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Sudan's Leader Visits Moscow as West Isolates Russia over Ukraine

FILE - General Mohamed Hamdan Dagalo, attends the signing ceremony of the agreement on peace and ceasefire in Juba, South Sudan October 21, 2019. Dagalo flies to Moscow, Feb. 23, 2022, to hold meetings with senior Russian officials.

Sudan’s military leader, General Mohamed Hamdan Dagalo, known as Hemedti, is flying to Moscow to hold meetings with senior Russian officials. Dagalo’s embrace of Kremlin leaders comes as western countries are punishing Russia over its actions in Ukraine and amid tensions with Sudan’s military government.

Deputy head of Sudan’s ruling Sovereign Council General Mohamed Hamdan Dagalo on Wednesday announced he was heading to Russia.

The visit by Sudan’s top military leader comes amid tensions between western countries and Khartoum’s military as the West is seeking to isolate Russia diplomatically and with sanctions for its moves against Ukraine.

Dagalo wrote on his twitter account that his visit aims to expand relations between Sudan and Russia and strengthen cooperation.

When asked to comment on the timing of the trip, Sudan’s foreign ministry spokesman Khalid Farah said it was unrelated to the conflict between the West and Russia over Ukraine.

“This visit comes in the context of the will of the two friendly countries (Sudan and Russia) to strengthen their friendship in all fields and aspects. The two countries (Sudan and Russia) have historic and old relations. This visit was scheduled ahead and has nothing whatsoever to do with what is happening in Ukraine.” he said.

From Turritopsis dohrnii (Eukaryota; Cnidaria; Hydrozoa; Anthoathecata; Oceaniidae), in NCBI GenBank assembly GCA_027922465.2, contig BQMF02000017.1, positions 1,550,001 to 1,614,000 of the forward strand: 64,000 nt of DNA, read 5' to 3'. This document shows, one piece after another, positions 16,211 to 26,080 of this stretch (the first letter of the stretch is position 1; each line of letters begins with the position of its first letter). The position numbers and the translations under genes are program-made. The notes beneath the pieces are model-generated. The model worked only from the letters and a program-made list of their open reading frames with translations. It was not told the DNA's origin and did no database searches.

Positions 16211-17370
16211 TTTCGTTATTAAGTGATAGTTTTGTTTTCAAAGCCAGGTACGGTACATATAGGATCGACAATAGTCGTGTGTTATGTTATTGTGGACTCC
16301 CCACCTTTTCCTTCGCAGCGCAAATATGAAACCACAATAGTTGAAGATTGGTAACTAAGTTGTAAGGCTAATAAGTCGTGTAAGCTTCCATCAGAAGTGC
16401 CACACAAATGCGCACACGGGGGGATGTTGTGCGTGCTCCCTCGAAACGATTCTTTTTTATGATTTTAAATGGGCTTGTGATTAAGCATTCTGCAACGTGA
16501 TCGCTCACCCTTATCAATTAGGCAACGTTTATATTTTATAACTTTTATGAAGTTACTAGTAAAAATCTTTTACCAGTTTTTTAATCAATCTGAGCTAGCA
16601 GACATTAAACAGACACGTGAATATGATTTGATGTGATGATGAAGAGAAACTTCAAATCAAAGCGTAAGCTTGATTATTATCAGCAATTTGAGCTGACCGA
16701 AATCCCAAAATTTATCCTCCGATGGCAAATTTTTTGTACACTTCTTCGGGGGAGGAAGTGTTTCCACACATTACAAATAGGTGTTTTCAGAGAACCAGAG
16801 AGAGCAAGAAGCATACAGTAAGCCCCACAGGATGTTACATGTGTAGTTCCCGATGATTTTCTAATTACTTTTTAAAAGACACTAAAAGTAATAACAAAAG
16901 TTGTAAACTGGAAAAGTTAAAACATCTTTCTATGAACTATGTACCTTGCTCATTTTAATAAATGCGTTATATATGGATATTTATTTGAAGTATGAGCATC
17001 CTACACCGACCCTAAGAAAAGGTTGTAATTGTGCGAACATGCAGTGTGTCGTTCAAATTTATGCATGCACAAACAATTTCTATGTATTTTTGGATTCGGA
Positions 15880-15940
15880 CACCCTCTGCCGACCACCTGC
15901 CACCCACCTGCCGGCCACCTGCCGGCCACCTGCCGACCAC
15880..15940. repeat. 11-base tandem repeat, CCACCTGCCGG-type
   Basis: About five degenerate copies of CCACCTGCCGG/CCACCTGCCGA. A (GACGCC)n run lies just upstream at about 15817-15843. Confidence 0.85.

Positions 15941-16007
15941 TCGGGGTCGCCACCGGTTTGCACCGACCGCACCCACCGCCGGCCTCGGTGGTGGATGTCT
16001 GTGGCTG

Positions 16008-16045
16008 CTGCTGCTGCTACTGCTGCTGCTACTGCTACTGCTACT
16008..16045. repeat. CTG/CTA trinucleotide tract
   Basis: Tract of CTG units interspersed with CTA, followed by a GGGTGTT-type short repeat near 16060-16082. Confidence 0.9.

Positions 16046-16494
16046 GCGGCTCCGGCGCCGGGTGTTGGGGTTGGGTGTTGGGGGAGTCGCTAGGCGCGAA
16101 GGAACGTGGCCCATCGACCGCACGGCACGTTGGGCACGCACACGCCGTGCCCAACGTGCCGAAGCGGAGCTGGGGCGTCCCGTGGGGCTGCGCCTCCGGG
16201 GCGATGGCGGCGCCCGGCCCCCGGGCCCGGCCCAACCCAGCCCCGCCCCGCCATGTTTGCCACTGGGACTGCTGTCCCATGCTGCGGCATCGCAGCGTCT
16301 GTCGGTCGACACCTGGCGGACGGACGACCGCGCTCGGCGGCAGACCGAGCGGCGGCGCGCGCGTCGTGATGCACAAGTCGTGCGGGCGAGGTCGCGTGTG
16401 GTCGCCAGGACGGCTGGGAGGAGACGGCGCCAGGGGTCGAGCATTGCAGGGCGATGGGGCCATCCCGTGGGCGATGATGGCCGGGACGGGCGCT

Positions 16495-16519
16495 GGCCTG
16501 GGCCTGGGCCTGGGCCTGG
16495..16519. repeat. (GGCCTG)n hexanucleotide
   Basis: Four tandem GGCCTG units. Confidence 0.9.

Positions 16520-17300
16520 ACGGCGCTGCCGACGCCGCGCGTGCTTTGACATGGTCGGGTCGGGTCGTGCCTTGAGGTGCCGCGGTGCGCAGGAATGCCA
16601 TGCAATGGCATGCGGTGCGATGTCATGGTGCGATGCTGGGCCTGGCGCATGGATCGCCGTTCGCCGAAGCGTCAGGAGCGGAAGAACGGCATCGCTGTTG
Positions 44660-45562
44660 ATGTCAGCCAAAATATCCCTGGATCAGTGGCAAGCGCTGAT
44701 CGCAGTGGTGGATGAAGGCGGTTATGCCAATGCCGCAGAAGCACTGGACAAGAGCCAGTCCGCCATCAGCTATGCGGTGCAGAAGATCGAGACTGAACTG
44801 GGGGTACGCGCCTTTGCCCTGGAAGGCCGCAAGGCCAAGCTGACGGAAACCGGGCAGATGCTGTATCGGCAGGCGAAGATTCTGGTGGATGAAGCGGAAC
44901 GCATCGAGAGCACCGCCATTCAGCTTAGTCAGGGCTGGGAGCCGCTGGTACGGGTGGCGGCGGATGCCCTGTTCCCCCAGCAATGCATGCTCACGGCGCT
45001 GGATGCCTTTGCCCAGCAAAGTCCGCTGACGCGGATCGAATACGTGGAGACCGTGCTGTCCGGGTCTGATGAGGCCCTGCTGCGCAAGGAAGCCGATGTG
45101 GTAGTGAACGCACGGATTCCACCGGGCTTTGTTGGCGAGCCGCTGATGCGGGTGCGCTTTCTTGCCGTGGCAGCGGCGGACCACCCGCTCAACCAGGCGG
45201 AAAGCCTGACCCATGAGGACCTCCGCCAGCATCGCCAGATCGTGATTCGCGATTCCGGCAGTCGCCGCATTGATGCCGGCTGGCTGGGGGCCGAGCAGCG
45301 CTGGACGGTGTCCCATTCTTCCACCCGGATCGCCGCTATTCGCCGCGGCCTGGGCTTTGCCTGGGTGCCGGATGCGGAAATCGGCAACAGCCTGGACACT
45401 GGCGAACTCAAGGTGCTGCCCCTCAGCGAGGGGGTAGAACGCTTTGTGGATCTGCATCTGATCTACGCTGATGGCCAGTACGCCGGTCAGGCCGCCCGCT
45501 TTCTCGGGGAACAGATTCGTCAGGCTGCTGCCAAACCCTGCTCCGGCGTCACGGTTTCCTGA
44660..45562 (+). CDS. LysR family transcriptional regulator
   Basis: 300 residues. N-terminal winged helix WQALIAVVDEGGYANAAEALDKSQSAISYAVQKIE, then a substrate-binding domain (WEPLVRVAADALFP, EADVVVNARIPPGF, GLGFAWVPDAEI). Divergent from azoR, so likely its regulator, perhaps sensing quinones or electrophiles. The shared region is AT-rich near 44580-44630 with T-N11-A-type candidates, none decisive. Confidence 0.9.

Retired Major General Ismaeel Magzob, an independent analyst, told VOA the visit appears primarily to be about trade and investment.

He notes the delegation includes Sudanese ministers in charge of finance, minerals, livestock, and agriculture.

But, Magzob said the two sides – both facing western isolation - could also see the tensions between Russia and the West as an opportunity.

Magzob said Dagalo might want to use the current Ukrainian crisis to open a door for Russia into Africa through Sudan. He said perhaps Russia might also want to take advantage of the (anti-military) protests in Sudan to try to make a deal on a Russian (military) base in the Red Sea at Port-Sudan.

Russia has been seeking a navy base in Port Sudan, along the country’s eastern Red Sea coast, which would be Moscow’s first military base in Africa.

Russian President Vladimir Putin approved a draft agreement for the base in 2020, which was put in question by Sudan’s transitional government.

Sudan’s military has been under sustained, mass protests against its rule since it took power in October from civilians in a shared sovereign council.

But just a week after Sudan’s military took power, its army chief told Russian state media that the base was still on the table.

General Abdel Fattah al-Burhan, in November, told the Russian government-owned Sputnik news agency the base was part of an existing agreement.